Luis Gispert, Untitled (Chain Mouth, a.k.a. Muse Ho), 2001
Art is a fairly risky affair: you can work hard, create things that are original, beautiful, interesting, but still struggle to make a good living. What's more, you have no security - you never know when a wave of success will stop, and you have no retirement plan. Why would you want to think of a retirement plan as an artist? Well, for one, you don't still believe the artist is a machine creating work after work after work until the batteries run out, do you? Wired published an article about an original idea for giving artists more security (and making money while doing it, of course):
The idea was simple: Create a pension plan for artists by gathering a collection of their works and gradually selling them off to build a cash account.But can art make real money? According to this study (quoted in the article), it can:
In 1998, NYU business school professors Michael Moses and Jianping Mei began an unusual experiment. They would track every transaction involving objects that had sold more than once at auction at the major New York houses since 1875. By creating a single database, they could see how art performs against traditional investment vehicles like stocks and bonds. (...) The index revealed that fine art was a far more reliable investment than is commonly thought. Moses and Mei also disproved the hoary maxim that masterpieces make the best investments. They showed that lesser-known (and thus cheaper) works appreciate at a higher rate. Finally, the index suggested that the art market floats independently from the stock market, giving it resilience against boom-and-bust cycles. (...) In theory, fine art could be used to minimize volatility in an investor's portfolio.All this is theory, but here comes the bottom line:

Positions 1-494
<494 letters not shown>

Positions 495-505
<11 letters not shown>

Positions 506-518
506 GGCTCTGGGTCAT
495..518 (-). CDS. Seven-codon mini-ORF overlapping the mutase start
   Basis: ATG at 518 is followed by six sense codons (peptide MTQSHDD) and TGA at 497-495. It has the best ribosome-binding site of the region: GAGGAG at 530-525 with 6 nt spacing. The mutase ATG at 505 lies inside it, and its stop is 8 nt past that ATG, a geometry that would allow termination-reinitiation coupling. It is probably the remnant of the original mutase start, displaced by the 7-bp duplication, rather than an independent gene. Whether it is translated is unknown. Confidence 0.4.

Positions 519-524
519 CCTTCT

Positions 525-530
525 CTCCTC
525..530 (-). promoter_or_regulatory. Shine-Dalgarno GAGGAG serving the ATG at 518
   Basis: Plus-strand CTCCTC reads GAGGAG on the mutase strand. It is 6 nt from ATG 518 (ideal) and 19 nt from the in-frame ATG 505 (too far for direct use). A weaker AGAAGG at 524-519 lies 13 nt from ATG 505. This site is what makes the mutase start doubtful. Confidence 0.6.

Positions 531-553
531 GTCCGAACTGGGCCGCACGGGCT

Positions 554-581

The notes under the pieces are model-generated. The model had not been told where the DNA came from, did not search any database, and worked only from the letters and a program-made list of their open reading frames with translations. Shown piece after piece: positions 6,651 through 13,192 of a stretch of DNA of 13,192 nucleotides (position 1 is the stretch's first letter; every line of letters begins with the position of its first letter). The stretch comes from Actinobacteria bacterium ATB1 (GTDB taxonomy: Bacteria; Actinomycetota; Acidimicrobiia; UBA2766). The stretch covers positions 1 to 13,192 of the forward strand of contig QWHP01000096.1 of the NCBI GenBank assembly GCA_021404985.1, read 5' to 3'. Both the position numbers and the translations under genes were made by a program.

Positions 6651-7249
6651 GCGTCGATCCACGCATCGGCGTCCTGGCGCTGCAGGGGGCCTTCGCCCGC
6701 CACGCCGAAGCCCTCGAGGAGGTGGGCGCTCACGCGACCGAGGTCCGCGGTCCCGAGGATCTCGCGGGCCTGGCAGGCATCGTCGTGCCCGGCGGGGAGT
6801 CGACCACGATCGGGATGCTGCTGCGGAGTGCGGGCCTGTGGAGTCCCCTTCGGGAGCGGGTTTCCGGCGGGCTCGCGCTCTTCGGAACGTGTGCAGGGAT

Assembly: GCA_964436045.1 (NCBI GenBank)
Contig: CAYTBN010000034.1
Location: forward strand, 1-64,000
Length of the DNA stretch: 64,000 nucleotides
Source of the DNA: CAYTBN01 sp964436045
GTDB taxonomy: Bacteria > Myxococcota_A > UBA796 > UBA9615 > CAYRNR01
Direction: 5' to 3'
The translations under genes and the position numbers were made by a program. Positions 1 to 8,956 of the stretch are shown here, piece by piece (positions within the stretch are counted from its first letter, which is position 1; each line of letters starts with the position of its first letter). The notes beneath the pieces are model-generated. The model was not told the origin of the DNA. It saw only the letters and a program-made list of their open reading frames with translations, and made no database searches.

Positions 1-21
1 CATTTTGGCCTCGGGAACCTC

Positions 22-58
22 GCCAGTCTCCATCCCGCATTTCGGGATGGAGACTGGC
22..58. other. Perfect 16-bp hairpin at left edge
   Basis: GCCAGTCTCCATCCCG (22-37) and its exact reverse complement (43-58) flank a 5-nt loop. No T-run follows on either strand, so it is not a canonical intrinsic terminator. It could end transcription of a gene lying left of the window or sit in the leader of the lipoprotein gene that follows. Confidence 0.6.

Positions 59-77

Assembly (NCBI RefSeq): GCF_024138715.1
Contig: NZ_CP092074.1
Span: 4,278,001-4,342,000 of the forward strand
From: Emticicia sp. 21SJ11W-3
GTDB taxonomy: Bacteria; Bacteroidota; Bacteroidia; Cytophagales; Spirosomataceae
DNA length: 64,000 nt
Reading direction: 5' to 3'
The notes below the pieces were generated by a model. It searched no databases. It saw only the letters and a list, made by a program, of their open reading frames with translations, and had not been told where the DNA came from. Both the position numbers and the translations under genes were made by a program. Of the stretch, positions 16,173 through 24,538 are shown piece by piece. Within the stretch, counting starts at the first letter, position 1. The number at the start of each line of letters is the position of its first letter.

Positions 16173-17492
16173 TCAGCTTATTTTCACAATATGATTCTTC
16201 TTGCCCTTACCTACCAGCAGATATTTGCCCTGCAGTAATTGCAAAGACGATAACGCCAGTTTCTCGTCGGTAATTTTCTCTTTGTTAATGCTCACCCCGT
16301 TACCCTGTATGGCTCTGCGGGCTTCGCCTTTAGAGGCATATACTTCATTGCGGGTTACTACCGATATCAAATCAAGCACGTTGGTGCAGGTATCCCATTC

Of course, the best way to manage risk is to reduce it as much as possible - even if that means tilting the market in your favor. The goal is for the trust to work as a sort of seal of approval. And so the APT will aggressively promote its collection, lending to museums and galleries to enhance the reputations - and market values - of its members. There's a name for this sort of manipulation, and it's no compliment: prospecting.Shocking? Manipulative? Degrading for art? David Ross, former director of the Whitney Museum of American Art and the San Francisco Museum of Modern Art, doesn't think thinking of art as a commodity is bad, even for an artist:
"What's wrong with that?" Ross asks. "People are going to manipulate the market, for better or worse. Why shouldn't the artist, or someone representing him, be doing it?"And if you still think this puts a dark shadow on the once-pure figure of the artist, think again. And meet Luis Gispert, a fairly renowned artist who "pulls in about $100,000 a year from the sale of photographs and sculptures" and was one of the first to join the retirement fund:
"The idea of 'artist' is less sacrosanct than it once was," he says. "I could have easily gone into commercial photography or the movie business. Why should I suffer because I make art instead?"
Louis Gispert Untitled (Car Toes), 2002